‘My advice is: Just go out and film, learn by doing, don’t wait for somebody to throw a lot of money at you. On an independent film, you’re your own boss.’
“As an independent filmmaker for 42 years, my career has had crazy highs and lows. One of my films was shown in 2017 at the Museum of Modern Art in Manhattan, as part of an exhibit on the Lower East Side.
“I became fascinated with filmmaking when I was 8 or 9, growing up in East Northport, watching “Dark Shadows” on television. My parents explained that the people who died from vampire bites or being torn apart by a werewolf were play acting for a living, and that the old creepy mansion was not really a house, but a set. I thought, that is so cool!
“I got my father’s home movie camera and started shooting my first movies. In Northport High School, I made more elaborate films in Super 8, one period at a time. You’d set up all your equipment, corral everyone, shoot and wrap the scene – all in 45 minutes.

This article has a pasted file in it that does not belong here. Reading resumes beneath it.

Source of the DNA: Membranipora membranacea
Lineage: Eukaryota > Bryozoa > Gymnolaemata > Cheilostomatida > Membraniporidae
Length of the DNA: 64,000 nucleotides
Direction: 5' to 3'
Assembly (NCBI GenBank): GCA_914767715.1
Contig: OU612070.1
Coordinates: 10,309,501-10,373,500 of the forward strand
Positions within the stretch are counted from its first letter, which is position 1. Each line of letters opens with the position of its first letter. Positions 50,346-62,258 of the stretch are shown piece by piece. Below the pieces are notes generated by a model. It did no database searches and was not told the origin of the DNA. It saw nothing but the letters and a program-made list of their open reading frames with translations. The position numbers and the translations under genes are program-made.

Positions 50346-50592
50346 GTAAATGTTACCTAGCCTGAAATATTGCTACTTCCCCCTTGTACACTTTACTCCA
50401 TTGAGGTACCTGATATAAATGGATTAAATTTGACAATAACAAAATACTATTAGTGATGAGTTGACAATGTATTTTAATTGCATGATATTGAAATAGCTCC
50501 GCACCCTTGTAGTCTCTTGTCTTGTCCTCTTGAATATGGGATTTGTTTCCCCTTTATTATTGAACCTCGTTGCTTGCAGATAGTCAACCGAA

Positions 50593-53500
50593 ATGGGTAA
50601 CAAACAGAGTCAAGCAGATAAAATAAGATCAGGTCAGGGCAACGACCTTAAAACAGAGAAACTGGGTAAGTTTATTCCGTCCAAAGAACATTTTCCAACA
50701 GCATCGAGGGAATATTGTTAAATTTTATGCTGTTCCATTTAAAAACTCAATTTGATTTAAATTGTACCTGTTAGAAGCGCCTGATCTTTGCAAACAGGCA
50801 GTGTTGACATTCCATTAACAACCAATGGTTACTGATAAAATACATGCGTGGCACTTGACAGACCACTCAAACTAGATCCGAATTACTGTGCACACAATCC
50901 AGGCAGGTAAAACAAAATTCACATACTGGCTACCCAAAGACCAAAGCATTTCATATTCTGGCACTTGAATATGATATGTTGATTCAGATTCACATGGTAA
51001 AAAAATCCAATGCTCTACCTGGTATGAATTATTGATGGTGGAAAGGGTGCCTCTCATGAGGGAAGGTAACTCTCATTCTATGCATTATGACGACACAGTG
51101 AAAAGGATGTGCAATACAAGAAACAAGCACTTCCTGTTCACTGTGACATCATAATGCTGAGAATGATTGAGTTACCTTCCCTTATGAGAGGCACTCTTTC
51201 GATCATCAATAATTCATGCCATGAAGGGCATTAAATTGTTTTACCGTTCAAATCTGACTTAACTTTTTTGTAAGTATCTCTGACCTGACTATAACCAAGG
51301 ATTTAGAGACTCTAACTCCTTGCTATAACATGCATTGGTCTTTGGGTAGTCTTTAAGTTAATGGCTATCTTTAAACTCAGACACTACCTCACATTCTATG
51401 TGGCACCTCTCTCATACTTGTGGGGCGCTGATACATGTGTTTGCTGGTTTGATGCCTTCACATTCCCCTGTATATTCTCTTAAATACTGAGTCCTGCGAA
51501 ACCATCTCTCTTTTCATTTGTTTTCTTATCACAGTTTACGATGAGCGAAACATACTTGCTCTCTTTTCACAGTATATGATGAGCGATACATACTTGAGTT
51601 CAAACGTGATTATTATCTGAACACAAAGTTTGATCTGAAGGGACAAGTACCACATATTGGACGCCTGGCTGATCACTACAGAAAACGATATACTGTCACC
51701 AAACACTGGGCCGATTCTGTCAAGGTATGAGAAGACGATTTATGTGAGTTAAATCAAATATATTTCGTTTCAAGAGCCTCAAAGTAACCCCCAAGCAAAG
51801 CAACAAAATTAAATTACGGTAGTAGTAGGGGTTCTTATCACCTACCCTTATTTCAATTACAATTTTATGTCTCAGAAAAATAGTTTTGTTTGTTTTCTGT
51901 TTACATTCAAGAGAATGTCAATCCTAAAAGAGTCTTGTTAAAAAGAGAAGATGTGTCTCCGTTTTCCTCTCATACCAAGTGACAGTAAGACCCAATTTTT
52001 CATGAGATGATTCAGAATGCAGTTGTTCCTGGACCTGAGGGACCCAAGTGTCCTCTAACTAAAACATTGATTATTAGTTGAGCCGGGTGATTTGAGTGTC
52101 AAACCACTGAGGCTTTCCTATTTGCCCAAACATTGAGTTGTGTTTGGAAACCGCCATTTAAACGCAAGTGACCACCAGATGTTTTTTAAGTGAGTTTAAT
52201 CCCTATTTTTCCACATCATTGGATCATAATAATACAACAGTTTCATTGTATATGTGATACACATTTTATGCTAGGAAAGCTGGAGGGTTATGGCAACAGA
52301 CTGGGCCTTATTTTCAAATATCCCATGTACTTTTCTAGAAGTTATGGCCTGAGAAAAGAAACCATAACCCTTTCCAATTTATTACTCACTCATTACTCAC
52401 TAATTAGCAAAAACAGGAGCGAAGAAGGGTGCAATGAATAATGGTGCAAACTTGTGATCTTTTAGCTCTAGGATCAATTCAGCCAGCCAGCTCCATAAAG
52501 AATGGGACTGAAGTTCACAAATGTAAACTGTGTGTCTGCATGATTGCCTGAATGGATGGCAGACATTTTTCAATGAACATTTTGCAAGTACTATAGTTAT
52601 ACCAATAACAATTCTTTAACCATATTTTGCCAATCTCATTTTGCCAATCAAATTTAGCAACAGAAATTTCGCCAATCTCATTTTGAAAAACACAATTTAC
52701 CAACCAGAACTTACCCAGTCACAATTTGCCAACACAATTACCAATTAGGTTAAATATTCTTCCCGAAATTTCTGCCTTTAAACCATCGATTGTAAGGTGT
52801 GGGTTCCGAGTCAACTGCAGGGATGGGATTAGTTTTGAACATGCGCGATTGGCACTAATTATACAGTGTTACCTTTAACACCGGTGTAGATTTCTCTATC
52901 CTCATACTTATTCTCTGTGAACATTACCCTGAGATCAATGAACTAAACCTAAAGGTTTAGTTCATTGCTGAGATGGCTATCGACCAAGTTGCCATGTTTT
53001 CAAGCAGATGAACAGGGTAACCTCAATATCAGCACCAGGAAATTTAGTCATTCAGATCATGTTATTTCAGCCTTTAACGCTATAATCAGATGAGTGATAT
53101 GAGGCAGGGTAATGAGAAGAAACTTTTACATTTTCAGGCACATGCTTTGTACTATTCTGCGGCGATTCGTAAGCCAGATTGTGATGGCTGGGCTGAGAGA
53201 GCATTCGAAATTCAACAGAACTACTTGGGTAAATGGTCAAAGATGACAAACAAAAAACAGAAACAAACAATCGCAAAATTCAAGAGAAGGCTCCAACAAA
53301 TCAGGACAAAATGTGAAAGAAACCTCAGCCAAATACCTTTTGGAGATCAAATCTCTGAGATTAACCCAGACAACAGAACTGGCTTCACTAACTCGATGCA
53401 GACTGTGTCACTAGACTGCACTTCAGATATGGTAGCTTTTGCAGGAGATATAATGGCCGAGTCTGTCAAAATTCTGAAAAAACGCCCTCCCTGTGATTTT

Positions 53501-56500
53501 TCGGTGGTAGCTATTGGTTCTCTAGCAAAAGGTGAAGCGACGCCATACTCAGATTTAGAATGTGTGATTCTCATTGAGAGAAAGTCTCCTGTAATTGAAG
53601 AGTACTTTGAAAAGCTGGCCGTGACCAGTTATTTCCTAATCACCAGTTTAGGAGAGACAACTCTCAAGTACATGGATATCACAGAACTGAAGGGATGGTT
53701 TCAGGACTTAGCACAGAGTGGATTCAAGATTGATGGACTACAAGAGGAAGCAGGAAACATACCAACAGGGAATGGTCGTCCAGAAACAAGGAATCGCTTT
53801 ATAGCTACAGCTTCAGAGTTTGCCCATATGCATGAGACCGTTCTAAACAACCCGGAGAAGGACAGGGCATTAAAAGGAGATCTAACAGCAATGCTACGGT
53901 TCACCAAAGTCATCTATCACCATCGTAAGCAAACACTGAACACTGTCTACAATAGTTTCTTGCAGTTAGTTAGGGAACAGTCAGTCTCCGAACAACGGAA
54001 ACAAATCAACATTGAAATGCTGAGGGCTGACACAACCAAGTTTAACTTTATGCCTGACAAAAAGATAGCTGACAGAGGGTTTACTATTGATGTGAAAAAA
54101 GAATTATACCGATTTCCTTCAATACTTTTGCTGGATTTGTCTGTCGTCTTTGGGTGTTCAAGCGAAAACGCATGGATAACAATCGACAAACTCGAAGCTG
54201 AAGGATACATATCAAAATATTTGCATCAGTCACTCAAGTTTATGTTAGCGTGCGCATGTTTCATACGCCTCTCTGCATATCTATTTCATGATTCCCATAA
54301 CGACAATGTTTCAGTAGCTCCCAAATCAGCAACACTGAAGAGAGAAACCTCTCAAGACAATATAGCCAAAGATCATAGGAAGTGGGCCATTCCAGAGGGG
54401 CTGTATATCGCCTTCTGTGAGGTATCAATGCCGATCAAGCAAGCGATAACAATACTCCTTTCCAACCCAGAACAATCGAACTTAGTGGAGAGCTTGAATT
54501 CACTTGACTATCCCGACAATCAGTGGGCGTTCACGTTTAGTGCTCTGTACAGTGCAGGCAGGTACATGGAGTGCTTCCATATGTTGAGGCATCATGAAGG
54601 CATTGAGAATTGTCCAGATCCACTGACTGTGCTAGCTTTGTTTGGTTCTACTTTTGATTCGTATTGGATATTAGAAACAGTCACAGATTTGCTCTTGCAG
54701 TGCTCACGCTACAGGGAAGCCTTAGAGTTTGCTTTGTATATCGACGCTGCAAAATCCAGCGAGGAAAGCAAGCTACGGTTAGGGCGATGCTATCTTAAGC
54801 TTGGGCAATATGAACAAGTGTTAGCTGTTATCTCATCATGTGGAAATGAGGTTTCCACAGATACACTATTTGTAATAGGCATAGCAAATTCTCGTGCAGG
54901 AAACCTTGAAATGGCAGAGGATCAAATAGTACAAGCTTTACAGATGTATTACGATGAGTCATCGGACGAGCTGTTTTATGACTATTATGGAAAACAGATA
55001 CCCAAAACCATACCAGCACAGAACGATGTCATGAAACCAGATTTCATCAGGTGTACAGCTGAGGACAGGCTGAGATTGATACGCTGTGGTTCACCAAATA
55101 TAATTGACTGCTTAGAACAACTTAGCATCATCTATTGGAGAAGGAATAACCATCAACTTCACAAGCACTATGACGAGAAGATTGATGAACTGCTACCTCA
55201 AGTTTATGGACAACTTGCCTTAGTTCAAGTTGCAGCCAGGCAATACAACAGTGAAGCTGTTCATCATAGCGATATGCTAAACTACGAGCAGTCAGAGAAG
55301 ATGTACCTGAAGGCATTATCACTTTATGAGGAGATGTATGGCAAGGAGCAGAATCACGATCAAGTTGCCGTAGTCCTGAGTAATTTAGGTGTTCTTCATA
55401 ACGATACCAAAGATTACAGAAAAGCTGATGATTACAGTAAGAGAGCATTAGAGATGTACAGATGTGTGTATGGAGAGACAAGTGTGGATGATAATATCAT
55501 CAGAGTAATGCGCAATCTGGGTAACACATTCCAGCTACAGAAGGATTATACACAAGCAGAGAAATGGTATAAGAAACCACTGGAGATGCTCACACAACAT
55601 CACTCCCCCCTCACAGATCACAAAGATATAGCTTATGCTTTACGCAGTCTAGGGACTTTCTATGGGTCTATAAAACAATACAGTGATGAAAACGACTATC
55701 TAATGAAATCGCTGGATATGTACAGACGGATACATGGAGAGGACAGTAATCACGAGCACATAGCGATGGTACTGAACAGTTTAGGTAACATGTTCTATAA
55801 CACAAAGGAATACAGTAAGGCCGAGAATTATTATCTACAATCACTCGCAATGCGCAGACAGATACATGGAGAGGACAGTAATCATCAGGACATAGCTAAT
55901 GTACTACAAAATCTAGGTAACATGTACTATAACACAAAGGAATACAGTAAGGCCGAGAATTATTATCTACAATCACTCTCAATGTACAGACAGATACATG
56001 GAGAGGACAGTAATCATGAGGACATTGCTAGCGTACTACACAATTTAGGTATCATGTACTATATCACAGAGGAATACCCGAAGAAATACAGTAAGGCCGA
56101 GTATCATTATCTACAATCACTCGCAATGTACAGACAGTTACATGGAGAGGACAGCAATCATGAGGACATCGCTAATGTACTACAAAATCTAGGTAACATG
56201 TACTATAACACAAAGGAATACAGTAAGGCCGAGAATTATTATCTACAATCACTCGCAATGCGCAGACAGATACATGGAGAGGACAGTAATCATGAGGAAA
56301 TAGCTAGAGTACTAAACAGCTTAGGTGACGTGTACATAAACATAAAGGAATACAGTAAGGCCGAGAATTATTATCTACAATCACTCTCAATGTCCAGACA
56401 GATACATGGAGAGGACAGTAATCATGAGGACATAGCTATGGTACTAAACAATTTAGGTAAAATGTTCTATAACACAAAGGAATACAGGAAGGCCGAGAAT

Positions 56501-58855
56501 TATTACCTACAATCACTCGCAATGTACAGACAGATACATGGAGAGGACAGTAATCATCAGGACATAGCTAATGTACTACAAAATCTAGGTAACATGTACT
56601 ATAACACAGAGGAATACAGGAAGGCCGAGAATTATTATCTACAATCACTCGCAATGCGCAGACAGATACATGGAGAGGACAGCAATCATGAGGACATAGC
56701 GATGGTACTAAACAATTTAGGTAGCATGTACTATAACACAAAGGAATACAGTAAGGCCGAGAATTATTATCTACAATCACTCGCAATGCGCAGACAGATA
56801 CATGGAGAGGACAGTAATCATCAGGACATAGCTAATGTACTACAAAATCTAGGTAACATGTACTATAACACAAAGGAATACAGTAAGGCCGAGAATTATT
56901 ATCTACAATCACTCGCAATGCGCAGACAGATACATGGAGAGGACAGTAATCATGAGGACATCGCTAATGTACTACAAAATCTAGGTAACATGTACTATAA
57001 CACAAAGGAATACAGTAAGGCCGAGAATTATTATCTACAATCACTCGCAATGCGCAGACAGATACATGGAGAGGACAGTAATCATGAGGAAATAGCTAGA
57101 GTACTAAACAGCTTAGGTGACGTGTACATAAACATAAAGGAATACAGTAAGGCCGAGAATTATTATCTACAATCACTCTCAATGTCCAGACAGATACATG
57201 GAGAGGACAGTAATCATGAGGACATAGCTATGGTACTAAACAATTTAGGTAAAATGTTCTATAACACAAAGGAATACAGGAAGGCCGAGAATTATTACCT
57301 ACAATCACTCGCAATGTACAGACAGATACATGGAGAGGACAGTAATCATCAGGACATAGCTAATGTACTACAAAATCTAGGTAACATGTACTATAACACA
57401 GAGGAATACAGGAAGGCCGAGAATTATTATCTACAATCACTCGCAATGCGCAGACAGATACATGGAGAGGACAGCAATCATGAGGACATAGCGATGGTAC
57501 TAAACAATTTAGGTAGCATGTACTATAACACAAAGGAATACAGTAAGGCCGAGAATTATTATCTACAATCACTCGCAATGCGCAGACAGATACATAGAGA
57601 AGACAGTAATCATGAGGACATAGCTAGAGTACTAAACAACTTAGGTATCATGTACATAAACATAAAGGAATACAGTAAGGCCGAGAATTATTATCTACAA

“When the teacher showed my 30-minute thriller to a class, there was this one shock moment – an axe murder – when the students screamed and clapped. I said to myself, ‘If I can do that to an audience, then this is what I should be doing.’
I show my films to teach and encourage new independent filmmakers.
“I’ve made nine films, both features and documentaries, worked in 16 mm and now in digital. You do everything as an independent filmmaker. I write the script, direct actors, do cinematography, edit, and even do crowd control. I work with very low budgets, use Long Island actors including friends and family. We shoot scenes on location, sometimes without permits, often on the run, a technique called guerilla filmmaking.
“Early in my career, I filmed a foot chase through La Guardia Airport until a security guard made us leave. In 1998, we utilized a lot of LI Revolutionary War locations for a period drama about a vigilante attacking a British soldier camp. We got this beautiful shot of a Revolutionary War battle reenactment – it looked like a multimillion-dollar film.
“We started “Deed to Hell” in 2007 while in Europe. We filmed a chase scene in the Coliseum in Rome. I plan to make another horror film next spring and summer. I show my films to teach and encourage new independent filmmakers.
“My advice is: Just go out and film, learn by doing, don’t wait for somebody to throw a lot of money at you. On an independent film, you’re your own boss. Experiment!”